Florida Financial Durable Powers of Attorney


Financial durable powers of attorney (“FDPOAs”) allow an individual to appoint an agent to make financial decisions and conduct business on his or her behalf. FDPOAs are crucial in avoiding the necessity for a Florida guardian of the estate to be appointed by the probate court to handle financial and business affairs should the individual become incapacitated.

Although Florida-specific FDPOAs will generally be similar to Michigan-specific FDPOAs, there are a few important differences.

  1. Michigan allows for “springing” FDPOAs which become effective only upon the individual’s incapacity. However, Florida does not allow springing FDPOAS, and all such documents must be effective immediately upon execution.
  2. Michigan allows for very broad powers to be included in Michigan FDPOAs such as the creation of trusts or gifting provisions. Florida also allows such “superpowers,” but the individual must initial next to each to give effect to the superpower. These include:
    1. The ability for the agent to create a trust;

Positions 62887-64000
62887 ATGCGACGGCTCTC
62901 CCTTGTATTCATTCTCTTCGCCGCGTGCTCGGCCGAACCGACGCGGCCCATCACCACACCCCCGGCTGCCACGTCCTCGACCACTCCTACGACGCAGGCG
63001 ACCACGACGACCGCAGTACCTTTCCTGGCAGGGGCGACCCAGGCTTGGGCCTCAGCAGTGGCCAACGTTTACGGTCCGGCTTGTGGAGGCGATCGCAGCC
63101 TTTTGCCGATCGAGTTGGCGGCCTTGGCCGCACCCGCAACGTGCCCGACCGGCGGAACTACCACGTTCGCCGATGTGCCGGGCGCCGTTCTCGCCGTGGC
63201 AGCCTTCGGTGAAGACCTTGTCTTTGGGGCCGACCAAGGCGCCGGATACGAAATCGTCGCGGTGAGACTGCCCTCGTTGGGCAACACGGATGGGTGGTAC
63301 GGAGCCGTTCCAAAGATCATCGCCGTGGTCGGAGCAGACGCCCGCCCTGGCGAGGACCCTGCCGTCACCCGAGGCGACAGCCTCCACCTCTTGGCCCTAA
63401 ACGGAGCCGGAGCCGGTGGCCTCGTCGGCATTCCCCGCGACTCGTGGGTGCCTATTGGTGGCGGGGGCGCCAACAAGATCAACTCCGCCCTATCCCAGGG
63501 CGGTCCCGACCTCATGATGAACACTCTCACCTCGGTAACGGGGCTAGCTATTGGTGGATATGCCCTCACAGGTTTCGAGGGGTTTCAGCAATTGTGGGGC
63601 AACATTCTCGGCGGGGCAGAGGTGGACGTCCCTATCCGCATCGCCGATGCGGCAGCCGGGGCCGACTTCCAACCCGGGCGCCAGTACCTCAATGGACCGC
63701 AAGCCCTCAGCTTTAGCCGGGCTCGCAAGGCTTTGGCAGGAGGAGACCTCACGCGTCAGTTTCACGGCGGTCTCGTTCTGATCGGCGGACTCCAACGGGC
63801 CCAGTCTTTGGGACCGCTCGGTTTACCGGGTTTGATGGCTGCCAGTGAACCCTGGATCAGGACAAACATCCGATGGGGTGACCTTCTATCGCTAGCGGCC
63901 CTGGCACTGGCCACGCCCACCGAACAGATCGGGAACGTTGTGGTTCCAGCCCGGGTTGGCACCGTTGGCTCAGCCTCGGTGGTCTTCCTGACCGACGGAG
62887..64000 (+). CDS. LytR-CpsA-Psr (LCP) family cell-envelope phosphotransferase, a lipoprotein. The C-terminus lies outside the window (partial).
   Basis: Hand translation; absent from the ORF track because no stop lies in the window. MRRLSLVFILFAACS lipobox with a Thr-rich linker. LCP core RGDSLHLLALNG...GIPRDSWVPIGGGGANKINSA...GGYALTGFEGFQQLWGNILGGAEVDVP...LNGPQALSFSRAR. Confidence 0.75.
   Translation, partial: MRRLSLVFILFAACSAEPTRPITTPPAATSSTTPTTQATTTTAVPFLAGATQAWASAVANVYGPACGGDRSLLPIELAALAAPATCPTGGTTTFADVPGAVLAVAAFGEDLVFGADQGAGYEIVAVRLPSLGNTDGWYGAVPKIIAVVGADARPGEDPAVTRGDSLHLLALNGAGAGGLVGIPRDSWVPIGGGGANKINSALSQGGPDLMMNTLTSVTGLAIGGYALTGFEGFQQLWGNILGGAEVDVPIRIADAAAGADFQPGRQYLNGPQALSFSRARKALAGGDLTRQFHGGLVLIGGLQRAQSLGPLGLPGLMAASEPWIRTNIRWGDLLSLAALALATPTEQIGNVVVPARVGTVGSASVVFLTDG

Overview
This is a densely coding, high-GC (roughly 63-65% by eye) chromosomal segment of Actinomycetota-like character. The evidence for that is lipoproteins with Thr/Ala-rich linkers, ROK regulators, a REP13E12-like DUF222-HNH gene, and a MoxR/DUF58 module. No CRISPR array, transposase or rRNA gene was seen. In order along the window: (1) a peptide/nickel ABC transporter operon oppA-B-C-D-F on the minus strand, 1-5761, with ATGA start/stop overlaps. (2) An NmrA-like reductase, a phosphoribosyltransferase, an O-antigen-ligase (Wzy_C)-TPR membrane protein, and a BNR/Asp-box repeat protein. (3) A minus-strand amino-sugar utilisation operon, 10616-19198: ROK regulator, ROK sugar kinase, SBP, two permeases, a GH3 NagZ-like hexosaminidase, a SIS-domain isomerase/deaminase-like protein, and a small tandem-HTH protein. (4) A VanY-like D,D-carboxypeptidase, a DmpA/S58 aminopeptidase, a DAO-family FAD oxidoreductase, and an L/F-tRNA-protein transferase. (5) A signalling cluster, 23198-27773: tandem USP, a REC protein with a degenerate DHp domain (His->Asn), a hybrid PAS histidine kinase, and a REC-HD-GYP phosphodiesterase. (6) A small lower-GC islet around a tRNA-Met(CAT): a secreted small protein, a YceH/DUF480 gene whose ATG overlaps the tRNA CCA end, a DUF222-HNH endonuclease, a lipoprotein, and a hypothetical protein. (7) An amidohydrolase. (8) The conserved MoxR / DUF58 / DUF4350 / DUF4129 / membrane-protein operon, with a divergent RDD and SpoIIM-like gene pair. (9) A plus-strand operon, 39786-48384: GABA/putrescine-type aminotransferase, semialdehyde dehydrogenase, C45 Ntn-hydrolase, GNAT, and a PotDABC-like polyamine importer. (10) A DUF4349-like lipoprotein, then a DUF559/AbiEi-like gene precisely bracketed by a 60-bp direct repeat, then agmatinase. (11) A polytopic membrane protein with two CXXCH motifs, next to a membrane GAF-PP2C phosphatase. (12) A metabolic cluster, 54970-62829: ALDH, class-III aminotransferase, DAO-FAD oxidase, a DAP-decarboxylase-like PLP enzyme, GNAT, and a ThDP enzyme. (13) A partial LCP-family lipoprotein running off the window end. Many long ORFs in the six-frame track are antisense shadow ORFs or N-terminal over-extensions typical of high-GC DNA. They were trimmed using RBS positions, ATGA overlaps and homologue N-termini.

2. The ability for the agent to amend or revoke a trust already in existence;
    3. The ability to make gifts of the individual’s assets;
    4. The ability to create or change rights of survivorship;
    5. The ability to initiate or change beneficiary designations for financial assets;
    6. The ability to waive the individual’s right to be a beneficiary of a retirement plan; and
    7. The ability to disclaim property or execute powers of appointment.

Therefore, if these expanded powers are anticipated, they will need to be individually listed and initialed.

  1. General grants of power in a Florida FDPOA such as “I hereby grant my agent the authority to do anything I might do” are not effective.
  2. Michigan FDPOAs must be signed either in the presence of two witnesses or a notary public. Florida FDPOAs must be signed in the presence of two witnesses and a notary public.

Additionally, whereas individuals may encounter difficulties in Michigan with third parties rejecting FPDOAs, Florida mandates the acceptance of FDPOAs unless one of five exceptions are met. FDPOAs must be accepted or rejected within a reasonable time, which is defined as four days, excluding weekends and legal holidays. Third parties may be held liable for fees and costs for unreasonably refusing to honor a FDPOA.

FDPOAs are an important part of any estate plan for Florida residents. Coupled with healthcare surrogate designations and living wills, individuals can be assured that they have trusted agents in place to make medical and financial decisions in the event of incapacity.